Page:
Educational attainment and economic investment
This report is based on data from the OECD’s annual publication Education at a Glance (EAG).
EAG is very comprehensive and can be considered impenetrable by readers who are not used to it. For this reason UKÄ (Swedish Higher Education Authority) aims to make the data from EAG more accessible and also to focus on Sweden in the international comparisons.
Summary: Sweden in relation to other countries
Sweden makes a relatively large investment in tertiary education and research in higher education.
In 2011 there were only seven OECD countries that invested more than Sweden in terms of proportion of the GDP.
There are, however, major differences between countries in the forms that funding takes. Sweden and the other Nordic countries are among those where, on the whole, all funding comes from the public purse, while in countries like Canada, South Korea, the USA and Australia funding comes largely from private sources, mainly through tuition fees.
Sweden, together with Switzerland, is characterised, however, by the fact that more than half of the total expenditure on tertiary education consists of expenditure for research in higher education. In most other countries expenditure on education accounts for the bulk of the expenditure.
If expenditure for education alone is taken into account, Sweden does not do as well in comparison with other countries. In terms of the population’s educational attainment Sweden is slightly above the OECD average.
As in most of the OECD countries, women have higher educational attainment than men. If we consider higher education, 34 per cent of Sweden’s younger population had qualifications of this kind in 2012, but there has been no change in this proportion since 2009. In most other countries the proportion has continued to grow.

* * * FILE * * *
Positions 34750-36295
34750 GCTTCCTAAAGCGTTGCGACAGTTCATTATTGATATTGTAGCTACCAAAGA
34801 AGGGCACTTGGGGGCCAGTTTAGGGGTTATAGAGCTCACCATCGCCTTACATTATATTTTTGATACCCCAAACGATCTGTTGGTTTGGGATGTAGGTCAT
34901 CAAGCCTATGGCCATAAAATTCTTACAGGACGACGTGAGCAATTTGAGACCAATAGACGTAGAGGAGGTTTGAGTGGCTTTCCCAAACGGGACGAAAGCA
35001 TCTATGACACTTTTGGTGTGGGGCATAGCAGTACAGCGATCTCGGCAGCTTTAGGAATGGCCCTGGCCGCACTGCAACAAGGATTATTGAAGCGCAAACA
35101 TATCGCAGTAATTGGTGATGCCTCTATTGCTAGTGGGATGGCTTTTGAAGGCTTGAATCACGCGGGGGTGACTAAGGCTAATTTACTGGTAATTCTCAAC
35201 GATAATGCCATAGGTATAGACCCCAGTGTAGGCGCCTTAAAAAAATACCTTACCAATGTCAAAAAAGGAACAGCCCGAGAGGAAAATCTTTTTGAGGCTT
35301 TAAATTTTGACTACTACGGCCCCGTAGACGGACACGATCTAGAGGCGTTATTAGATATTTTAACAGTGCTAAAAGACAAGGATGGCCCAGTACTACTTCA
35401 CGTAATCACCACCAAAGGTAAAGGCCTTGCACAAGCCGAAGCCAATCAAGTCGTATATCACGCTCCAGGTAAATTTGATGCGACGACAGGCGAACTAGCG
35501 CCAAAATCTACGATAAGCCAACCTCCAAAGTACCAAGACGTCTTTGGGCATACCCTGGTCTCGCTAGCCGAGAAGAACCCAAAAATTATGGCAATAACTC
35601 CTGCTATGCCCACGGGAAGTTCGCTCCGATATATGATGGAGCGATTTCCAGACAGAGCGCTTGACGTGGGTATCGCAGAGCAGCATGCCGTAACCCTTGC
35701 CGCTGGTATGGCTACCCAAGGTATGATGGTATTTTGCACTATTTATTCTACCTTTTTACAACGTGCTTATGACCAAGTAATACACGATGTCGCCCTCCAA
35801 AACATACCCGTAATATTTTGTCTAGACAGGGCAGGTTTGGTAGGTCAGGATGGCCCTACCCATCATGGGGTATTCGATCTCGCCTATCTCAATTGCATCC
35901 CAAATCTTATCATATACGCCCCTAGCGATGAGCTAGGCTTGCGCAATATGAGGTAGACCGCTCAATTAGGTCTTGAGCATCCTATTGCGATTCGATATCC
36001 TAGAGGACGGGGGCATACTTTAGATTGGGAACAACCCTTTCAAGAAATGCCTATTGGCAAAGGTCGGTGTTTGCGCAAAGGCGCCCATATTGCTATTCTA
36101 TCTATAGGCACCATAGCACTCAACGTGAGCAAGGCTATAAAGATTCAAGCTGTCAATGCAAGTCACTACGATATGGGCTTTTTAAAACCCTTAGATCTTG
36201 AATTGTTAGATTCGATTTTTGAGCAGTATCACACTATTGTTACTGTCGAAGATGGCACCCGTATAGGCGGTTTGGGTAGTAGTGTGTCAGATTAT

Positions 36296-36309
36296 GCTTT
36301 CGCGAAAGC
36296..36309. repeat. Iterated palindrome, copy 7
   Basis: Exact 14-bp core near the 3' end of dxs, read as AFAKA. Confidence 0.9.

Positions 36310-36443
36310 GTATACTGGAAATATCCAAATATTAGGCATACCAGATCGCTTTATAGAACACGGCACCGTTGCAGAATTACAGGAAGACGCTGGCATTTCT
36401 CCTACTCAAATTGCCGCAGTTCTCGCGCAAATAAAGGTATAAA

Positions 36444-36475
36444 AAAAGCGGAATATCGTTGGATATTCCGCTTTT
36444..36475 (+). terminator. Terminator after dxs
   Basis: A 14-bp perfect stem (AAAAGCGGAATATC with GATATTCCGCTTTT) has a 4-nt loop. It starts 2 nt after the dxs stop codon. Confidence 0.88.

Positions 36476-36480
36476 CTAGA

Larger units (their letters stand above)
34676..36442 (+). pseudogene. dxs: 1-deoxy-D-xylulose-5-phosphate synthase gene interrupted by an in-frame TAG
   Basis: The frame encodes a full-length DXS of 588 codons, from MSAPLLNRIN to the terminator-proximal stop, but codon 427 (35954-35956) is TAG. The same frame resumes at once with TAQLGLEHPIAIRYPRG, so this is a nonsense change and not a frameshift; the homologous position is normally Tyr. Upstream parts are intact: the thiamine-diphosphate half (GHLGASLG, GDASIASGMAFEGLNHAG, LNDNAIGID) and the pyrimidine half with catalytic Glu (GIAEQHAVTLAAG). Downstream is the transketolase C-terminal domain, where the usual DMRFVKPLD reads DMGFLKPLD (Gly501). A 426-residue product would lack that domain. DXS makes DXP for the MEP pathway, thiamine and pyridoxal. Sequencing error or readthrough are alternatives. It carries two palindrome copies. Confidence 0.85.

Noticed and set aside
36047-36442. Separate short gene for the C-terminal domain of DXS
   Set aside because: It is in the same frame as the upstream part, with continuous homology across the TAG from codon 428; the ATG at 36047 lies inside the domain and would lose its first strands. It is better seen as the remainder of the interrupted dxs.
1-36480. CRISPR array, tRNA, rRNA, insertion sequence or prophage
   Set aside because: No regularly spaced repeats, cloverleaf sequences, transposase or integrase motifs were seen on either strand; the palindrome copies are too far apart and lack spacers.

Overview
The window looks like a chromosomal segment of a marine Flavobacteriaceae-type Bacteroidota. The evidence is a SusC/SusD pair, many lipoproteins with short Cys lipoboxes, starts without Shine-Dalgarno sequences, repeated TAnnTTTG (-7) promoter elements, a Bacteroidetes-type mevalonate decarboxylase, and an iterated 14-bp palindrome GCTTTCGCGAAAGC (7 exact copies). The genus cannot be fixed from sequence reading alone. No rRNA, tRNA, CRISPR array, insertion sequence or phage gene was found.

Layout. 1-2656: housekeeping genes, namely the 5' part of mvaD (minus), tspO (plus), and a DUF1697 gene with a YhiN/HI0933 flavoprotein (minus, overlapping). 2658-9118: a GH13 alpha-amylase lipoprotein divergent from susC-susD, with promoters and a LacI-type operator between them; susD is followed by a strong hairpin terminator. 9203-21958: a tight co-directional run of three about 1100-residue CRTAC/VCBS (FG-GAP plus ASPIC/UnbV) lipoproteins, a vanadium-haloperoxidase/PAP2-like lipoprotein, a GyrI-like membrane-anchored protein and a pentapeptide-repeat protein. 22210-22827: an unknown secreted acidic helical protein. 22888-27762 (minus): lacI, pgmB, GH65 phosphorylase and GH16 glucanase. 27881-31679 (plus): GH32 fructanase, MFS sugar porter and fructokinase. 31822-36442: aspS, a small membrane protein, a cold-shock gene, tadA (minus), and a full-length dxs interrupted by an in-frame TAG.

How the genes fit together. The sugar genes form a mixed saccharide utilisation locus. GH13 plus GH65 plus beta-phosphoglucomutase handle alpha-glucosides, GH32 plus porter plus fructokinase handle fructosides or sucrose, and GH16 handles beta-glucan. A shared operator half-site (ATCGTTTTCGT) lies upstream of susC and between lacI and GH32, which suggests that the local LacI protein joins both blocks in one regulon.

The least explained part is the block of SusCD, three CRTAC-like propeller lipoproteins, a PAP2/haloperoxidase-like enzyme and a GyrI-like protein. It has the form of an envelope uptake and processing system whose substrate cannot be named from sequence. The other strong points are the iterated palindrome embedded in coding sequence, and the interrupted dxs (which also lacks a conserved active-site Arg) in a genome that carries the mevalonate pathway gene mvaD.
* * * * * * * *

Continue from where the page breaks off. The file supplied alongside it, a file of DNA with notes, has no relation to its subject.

Educational attainment in Sweden
Educational attainment in Sweden is somewhat higher than the OECD average. 43 per cent of the younger population have tertiary education, whereas the corresponding figure for the older population is 29 per cent.
Proportion of women and men in the adult population (25-64) with at least two years of tertiary education in 2000 and 2012:
The countries are ranked according to the highest educational attainment among women in 2012.
Higher education among the younger population
In the OECD countries in 2003 an average of 20 per cent of the younger population (25-34 years) had higher education but in 2012 this figure had risen to 30 per cent.
In Sweden the proportion of 25-34-year-olds with higher education has risen from 24 to 34 per cent since 2003. This rise took place up until 2009, since when the proportion has not changed. This is because higher education was expanded in Sweden during the 1990s and the first few years of the following decade, while in the later years of the decade no expansion took place.
The cost of tertiary education
In 2011 the OECD countries devoted an average of 1.6 per cent of GDP to tertiary education and research undertaken in higher education.
In the OECD countries for which data are available, about two thirds of the expenditure is for education and about one third for research in higher education, measured in terms of cost per student. In Sweden, as in Switzerland, the proportion spent on research in higher education is unusually high – over half of the expenditure per student.
Educational institutions’ expenditure per student for tertiary education and research in higher education in 2011 in the countries for which information is available allocated to different activities
Numbers expressed in USD converted using PPP. The countries are ranked according to the size of expenditure on education: